One of the predisposing factors the needs to be considered is the age of the patients and this is because acute adverse effects are less likely to occur in patients above the age of 50 years (Zdanowski, Szymczewska, Dykowska & Gotlib, 2015). However, the effects tend to be more severe on the elderly patients. It also apparent that previous adverse reaction to the iodine-based contrast media increases the probability of occurrence of severe reactions five times and any case or any history of allergy increases such a probability three times. Furthermore, asthma has a number of effects to the occurrence and the effects of adverse effects reactions by 10 times and for high osmolality contrast drugs and 6 times for the osmolality contrast drugs. Use of other drugs at the same time with the iodine-based contrast drugs also leads to the increase in the probability of occurrence of adverse effects on the body of the patients proving the need for medics to examine such effects and use drugs that do not react with contrast drugs in the body (Prasad & Gurm, 2016).
4.4.3. General Treatment Guidelines
It is a general policy for the usage of the contrast media for the purposes of radiological studies are concentration, lowest dose, and the number of doses a person requires to get diagnostic clinical information (Thomsen, 2014). Before carrying out administration of iodine-based contrast drugs, there is the need for medics to examine the effects of contrast drugs against the benefits a patient is likely to get from the administration from the drug. Such an examination improves the safety of the patients that intake contrast drugs and the same helps in ensuring that patients get the best treatments to avoid the effects and adverse reactions from iodine-based contrast drugs. In the process of carrying out the administration of iodine-based contrast, there must be availed various equipment and such include facilities for airway management, intravenous fluids, oxygen and masks, and the right drugs that eliminate the negative effects of the same (Prakashini, Kakkar, Sambhaji, Shetty & Rao, 2013).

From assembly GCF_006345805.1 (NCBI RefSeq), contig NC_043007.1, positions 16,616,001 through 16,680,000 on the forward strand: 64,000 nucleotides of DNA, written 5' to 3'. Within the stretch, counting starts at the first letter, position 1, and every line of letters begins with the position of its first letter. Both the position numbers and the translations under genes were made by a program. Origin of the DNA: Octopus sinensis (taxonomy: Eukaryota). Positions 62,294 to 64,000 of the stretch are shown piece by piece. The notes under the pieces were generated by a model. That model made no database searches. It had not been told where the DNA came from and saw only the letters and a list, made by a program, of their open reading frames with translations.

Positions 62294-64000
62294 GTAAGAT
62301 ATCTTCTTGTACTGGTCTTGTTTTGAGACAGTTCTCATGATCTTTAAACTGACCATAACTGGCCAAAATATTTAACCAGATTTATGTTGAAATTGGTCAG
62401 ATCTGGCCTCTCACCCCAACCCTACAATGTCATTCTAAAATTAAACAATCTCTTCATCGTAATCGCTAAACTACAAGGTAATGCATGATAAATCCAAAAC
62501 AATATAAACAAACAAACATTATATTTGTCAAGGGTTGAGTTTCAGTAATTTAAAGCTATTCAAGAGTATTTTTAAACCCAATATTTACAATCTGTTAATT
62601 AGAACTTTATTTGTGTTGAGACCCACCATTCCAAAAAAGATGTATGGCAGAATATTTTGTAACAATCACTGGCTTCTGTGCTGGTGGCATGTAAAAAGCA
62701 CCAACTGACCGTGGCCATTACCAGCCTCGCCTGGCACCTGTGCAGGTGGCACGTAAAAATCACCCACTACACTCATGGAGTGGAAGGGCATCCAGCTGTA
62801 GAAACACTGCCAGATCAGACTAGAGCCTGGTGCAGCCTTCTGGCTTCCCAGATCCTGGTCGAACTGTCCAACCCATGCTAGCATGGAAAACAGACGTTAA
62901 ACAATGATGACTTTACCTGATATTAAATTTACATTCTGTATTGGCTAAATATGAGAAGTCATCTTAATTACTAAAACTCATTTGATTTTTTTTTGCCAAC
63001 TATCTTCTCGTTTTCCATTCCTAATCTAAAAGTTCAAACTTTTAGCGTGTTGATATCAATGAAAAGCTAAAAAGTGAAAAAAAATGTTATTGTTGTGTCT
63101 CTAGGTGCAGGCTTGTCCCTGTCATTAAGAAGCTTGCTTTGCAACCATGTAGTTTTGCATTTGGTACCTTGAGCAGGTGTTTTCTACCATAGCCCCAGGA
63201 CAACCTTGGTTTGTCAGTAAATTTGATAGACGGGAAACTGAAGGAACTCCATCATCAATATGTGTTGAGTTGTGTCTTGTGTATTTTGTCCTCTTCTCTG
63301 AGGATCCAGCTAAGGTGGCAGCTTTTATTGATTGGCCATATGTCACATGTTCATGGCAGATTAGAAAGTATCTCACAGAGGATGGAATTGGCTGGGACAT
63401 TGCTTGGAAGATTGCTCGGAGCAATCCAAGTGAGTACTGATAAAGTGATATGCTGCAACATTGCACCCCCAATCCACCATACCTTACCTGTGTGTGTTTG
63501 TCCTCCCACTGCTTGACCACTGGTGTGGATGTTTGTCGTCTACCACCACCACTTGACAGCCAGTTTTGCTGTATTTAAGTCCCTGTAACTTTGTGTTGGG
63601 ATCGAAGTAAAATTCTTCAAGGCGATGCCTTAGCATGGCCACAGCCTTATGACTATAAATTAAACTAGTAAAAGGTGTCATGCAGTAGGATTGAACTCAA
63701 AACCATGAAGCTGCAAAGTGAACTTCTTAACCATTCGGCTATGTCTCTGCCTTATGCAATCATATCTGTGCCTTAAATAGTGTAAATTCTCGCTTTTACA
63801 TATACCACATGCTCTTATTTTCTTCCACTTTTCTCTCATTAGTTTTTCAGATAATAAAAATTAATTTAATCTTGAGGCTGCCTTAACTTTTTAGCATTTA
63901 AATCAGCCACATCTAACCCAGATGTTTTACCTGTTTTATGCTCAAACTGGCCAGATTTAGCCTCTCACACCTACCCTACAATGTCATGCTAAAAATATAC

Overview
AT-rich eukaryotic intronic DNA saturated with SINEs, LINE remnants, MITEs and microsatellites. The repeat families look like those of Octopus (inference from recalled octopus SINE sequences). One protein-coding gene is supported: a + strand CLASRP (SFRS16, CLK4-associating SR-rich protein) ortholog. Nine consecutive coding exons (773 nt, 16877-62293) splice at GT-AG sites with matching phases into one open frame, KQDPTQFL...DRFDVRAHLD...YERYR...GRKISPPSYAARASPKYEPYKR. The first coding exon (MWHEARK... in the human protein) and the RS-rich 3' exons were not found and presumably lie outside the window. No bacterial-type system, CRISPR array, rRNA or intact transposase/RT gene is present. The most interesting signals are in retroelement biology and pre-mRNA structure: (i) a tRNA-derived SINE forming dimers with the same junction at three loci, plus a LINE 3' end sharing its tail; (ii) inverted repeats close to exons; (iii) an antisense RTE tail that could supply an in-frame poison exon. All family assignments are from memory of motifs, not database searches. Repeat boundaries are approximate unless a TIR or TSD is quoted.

4.4.4. Specific Treatment Policies
On the occasions when intravenous treatments are carried out in the patients and mild reactions occur on the patients, there is the need to retain the retain forms of iodine-based contrast drugs on the patients and improve the forms of treatment conducted. In any case a patient starts to vomit, the drug that should be used is prochlorperazine maleate 12.5 mg which is diluted with 10 Ml with saline water and injected intravenously for more than two minutes (Qiao & Shi, 2015). On the occasions when patients have severe vomiting, such forms of challenges can be treated using prochlorperazine maleate 12.5 mg which is diluted with 10 mL with normal saline water and the same is injected intravenously for more than 2 minutes into the body of the patients to treat such conditions. The other medication than can be given out is chlorpheniramine maleate which is give between 4 and 8 mg orally or between 10 and 20 mg intravenously for more than 2 minutes intravenously for the patients that suffer from severe urticaria. Finally, moderate wheeze can be treated through the use of 100 percent oxygen mask inhalation, which is either inhalation of between 10 and 15 L/min and albuterol nebulization of between 5 mg in 2 mL saline water for the prevention (Modi, Vaidya, Dudhia & Shah, 2014).